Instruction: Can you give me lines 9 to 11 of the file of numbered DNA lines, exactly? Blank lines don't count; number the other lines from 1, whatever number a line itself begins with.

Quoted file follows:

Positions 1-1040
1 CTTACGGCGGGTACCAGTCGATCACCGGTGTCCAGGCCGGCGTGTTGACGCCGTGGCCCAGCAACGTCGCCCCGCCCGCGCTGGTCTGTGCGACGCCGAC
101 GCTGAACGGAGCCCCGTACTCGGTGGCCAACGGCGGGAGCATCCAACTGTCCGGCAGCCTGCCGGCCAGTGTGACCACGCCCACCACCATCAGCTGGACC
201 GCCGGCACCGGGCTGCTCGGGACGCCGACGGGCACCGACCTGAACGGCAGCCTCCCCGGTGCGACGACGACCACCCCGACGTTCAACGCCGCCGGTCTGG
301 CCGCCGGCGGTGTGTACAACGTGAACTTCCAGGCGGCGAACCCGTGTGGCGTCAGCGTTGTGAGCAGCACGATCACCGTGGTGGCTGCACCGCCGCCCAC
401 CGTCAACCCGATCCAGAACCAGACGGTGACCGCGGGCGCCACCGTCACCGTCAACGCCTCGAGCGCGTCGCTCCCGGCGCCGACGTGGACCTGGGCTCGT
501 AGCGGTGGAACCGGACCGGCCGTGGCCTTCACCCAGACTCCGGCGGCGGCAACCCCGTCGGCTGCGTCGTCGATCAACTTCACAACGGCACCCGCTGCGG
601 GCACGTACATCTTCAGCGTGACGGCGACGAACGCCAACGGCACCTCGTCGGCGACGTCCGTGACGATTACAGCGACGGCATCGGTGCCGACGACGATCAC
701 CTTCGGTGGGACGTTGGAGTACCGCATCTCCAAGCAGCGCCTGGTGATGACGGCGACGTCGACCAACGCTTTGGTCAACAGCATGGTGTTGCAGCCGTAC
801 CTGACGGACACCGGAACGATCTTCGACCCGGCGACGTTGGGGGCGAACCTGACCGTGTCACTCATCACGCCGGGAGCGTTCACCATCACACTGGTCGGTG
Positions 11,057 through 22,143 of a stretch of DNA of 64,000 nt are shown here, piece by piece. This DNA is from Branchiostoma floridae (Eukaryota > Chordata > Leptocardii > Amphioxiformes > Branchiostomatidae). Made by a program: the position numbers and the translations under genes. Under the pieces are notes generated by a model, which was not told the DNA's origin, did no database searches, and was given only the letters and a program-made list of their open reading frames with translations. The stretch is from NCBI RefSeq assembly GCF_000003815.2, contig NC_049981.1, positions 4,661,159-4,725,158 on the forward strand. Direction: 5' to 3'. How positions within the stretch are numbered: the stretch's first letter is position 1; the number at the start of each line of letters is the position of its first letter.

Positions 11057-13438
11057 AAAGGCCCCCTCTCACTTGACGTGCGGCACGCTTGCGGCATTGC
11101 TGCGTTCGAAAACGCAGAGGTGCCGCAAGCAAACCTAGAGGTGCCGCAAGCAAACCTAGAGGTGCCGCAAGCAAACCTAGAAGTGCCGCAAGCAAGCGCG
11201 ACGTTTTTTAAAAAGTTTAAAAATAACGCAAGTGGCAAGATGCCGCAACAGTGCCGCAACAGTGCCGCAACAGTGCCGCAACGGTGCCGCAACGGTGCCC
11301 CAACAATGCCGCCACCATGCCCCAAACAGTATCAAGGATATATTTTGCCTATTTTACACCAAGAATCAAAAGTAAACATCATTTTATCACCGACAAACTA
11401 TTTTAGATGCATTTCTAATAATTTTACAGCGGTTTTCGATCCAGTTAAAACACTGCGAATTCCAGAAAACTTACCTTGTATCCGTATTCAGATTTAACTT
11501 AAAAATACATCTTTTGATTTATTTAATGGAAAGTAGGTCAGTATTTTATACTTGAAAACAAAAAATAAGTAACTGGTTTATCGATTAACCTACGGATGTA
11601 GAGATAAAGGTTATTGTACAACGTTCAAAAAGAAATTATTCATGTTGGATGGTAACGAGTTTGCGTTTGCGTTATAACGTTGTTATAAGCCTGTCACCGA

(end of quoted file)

701 CTTCGGTGGGACGTTGGAGTACCGCATCTCCAAGCAGCGCCTGGTGATGACGGCGACGTCGACCAACGCTTTGGTCAACAGCATGGTGTTGCAGCCGTAC
801 CTGACGGACACCGGAACGATCTTCGACCCGGCGACGTTGGGGGCGAACCTGACCGTGTCACTCATCACGCCGGGAGCGTTCACCATCACACTGGTCGGTG
Positions 11,057 through 22,143 of a stretch of DNA of 64,000 nt are shown here, piece by piece. This DNA is from Branchiostoma floridae (Eukaryota > Chordata > Leptocardii > Amphioxiformes > Branchiostomatidae). Made by a program: the position numbers and the translations under genes. Under the pieces are notes generated by a model, which was not told the DNA's origin, did no database searches, and was given only the letters and a program-made list of their open reading frames with translations. The stretch is from NCBI RefSeq assembly GCF_000003815.2, contig NC_049981.1, positions 4,661,159-4,725,158 on the forward strand. Direction: 5' to 3'. How positions within the stretch are numbered: the stretch's first letter is position 1; the number at the start of each line of letters is the position of its first letter.